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Occasionally a recipe will call for sherry, a fortified wine, and even though the amount needed is typically small, sherry imparts a unique taste and acidic quality that can really enhance the flavor of whatever dish you’re preparing. But not everyone has sherry stocked in their liquor cabinet, and we may not want to purchase a whole bottle for just one tablespoon. Fortunately, there are a few substitutes for sherry, both the dry and sweet varieties.
Dry Sherry Substitutes
Whenever looking for an ingredient substitute, the most obvious is something that is similar. Since sherry is a fortified wine, it stands to reason that any other fortified wine will work in its place. Your best bet is going to be another dry fortified wine such as dry (white) vermouth. Dry versions of Madeira and marsala are also acceptable. You can also substitute a dry white wine like sauvignon blanc, pinot grigio, pinot blanc, or sémillon. Dry sparkling wines will also work when used in small amounts.
Dry Sherry Substitutes
- Dry Vermouth
- Marsala wine
- White Wines: sauvignon blanc, pinot grigio, pinot blanc, or sémillon
- Sparkling wines in small amounts
Sweet Sherry Substitutes
As with dry sherries, the best substitute for a sweet sherry is another sweet fortified wine. Examples are port, which is generally rich and sweet, as well as sweet vermouth, which is red rather than white. Sweet Madeira and marsala are also good choices.
Red wines like cabernet sauvignon, grenache, malbec, merlot, shiraz, or zinfandel will also work but will lack sweetness, as will sweet dessert wines like muscat, gewurztraminer, or sauternes. These wines should be okay if just a small amount of sherry is called for in the recipe.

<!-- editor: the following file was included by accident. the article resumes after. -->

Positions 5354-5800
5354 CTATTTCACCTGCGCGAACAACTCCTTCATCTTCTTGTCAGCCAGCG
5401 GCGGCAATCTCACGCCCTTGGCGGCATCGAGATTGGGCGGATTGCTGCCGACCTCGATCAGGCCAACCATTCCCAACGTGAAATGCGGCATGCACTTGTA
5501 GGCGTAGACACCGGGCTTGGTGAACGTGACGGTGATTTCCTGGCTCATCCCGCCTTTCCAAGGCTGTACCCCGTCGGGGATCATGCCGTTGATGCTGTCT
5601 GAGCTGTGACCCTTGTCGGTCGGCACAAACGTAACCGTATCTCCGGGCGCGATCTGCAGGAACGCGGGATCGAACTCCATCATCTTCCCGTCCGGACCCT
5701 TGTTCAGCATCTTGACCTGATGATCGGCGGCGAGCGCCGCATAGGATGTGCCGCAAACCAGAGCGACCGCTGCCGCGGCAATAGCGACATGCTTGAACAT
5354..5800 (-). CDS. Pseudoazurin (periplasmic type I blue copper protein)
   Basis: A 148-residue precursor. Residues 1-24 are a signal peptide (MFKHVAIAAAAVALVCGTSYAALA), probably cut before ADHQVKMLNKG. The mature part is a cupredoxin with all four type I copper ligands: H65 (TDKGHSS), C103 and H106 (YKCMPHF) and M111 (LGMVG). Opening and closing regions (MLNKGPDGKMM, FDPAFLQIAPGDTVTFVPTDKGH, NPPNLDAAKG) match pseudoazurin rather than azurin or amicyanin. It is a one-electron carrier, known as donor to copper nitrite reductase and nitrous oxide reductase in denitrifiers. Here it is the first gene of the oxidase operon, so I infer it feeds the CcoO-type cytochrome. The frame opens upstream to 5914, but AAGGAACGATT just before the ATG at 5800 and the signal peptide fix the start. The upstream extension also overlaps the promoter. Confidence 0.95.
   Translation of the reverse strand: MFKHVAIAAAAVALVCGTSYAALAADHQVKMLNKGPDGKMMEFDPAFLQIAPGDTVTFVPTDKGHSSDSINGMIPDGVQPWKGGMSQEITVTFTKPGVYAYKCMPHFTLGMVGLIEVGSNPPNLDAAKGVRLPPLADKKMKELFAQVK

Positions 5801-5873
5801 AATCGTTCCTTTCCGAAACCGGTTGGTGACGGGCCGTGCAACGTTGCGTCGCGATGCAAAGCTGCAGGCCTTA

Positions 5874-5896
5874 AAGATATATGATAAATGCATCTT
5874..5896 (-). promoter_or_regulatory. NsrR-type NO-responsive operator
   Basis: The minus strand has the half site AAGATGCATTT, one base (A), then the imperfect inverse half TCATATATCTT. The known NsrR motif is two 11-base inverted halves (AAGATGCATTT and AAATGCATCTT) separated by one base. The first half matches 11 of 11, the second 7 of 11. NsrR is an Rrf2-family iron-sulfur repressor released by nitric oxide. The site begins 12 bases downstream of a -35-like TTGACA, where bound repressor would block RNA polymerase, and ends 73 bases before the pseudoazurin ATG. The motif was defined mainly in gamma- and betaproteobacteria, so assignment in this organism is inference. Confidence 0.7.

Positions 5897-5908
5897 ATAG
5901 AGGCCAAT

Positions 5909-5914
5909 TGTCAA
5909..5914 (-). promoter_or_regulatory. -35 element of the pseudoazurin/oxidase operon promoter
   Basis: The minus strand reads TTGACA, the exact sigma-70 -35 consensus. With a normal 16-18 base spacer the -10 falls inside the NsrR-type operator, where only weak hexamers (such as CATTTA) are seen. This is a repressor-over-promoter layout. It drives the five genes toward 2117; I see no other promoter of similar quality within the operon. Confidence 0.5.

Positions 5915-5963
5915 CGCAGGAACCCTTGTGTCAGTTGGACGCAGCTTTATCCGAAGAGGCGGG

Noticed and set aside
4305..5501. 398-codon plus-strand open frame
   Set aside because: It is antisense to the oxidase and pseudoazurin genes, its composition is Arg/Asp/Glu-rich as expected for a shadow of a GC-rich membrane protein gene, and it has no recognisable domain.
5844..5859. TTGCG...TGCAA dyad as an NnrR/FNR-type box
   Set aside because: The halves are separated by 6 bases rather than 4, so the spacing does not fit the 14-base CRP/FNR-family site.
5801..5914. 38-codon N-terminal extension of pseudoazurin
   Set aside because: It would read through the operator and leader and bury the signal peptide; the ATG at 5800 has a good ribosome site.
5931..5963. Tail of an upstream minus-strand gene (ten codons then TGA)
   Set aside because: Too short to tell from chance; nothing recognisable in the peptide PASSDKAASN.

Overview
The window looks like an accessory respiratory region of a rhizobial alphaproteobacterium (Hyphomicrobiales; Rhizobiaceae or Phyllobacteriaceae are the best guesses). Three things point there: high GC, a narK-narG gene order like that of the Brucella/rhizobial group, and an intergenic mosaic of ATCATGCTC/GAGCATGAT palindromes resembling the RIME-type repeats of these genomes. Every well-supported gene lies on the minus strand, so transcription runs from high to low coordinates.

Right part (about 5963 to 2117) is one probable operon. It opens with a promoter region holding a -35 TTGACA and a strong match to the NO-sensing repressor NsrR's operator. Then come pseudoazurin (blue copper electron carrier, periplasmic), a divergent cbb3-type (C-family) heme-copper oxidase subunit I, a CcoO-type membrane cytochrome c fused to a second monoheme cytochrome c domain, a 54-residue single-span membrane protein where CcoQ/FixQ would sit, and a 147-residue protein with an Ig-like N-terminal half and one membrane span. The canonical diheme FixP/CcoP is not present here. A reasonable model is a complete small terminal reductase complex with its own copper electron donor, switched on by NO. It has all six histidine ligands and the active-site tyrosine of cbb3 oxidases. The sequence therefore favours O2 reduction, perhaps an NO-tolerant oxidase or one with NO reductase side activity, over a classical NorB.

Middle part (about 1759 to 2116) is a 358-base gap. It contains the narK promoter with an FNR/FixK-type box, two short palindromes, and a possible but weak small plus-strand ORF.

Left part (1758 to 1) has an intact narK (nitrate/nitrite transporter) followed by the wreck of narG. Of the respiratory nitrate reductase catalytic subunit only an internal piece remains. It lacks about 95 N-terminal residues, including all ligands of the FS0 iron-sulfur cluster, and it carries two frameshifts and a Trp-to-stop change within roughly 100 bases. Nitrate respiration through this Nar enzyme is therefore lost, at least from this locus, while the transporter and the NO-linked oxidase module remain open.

Sweet Sherry Substitutes
- Sweet Vermouth
- Red Wines: cabernet sauvignon, grenache, malbec, merlot, shiraz
- Dessert Wines: muscat, sauternes
Non-Alcoholic Sherry Substitutes
If you don’t have access to any wine whatsoever, or if you prefer to cook without alcohol, there are a few non-alcoholic sherry substitutes to try.
As a substitute for dry sherry, try apple cider vinegar. For small amounts, like a tablespoon or two, you can use it full strength, but if the recipe calls for more, it’s a good idea to dilute the vinegar with water. For example, 1/2 cup of apple cider vinegar and 1/2 cup of water would substitute for 1 cup of dry sherry. This is probably the best non-alcoholic substitute, especially for quantities of 1/2 cup or more. For a sweet sherry substitute, add a bit of sugar to the apple cider vinegar.
Chicken stock and fruit juice are also decent replacements. If you need to substitute for smaller quantities in sweet recipes, vanilla extract can be used; use a teaspoon of vanilla for every tablespoon of sherry the recipe calls for. Just remember that the more you substitute, the more your dish will differ from the way it was intended.
What Is Sherry?
Sherry originated in Spain where it’s made from white grapes, mainly the Palomino, which produces a dry sherry, and the Pedro Ximenez, or “PX,” which is used to make the sweet versions. Sherry is a fortified wine, which means that it’s made from fermented grapes and then has additional distilled alcohol added to it. This technique was originally done as a means of preserving the wine. Vermouth, port, Madeira, and marsala are also examples of fortified wines.
Dry Sherry vs. Sweet Sherry
In addition to the distinct grapes that are used to make each sherry, dry and sweet sherries are also produced differently. To make dry sherry, the spirit is added after the sugar has been converted to alcohol, resulting in a less sweet, stronger wine. Adding distilled alcohol while the fermentation is still taking place—usually grape spirit or brandy—kills the remaining yeast, leaving more sugar and resulting in a sweeter wine.
Drinking Sherry vs. Cooking Sherry
Another sherry product that is available is called cooking sherry. While drinking sherry is sold with other liquors alongside the vermouths and ports, cooking sherry is found in the grocery aisle with the vinegar.
What distinguishes cooking sherry from drinking sherry is that cooking sherry has a significant amount of salt added, which is included as a preservative but renders it undrinkable. When added to savory dishes, cooking sherry fine, but if making a dessert, that amount of salt will be unwelcome. However, in addition to the salt, cooking sherry is a lower-quality wine to start with, so as a general rule, drinking sherry is always better.
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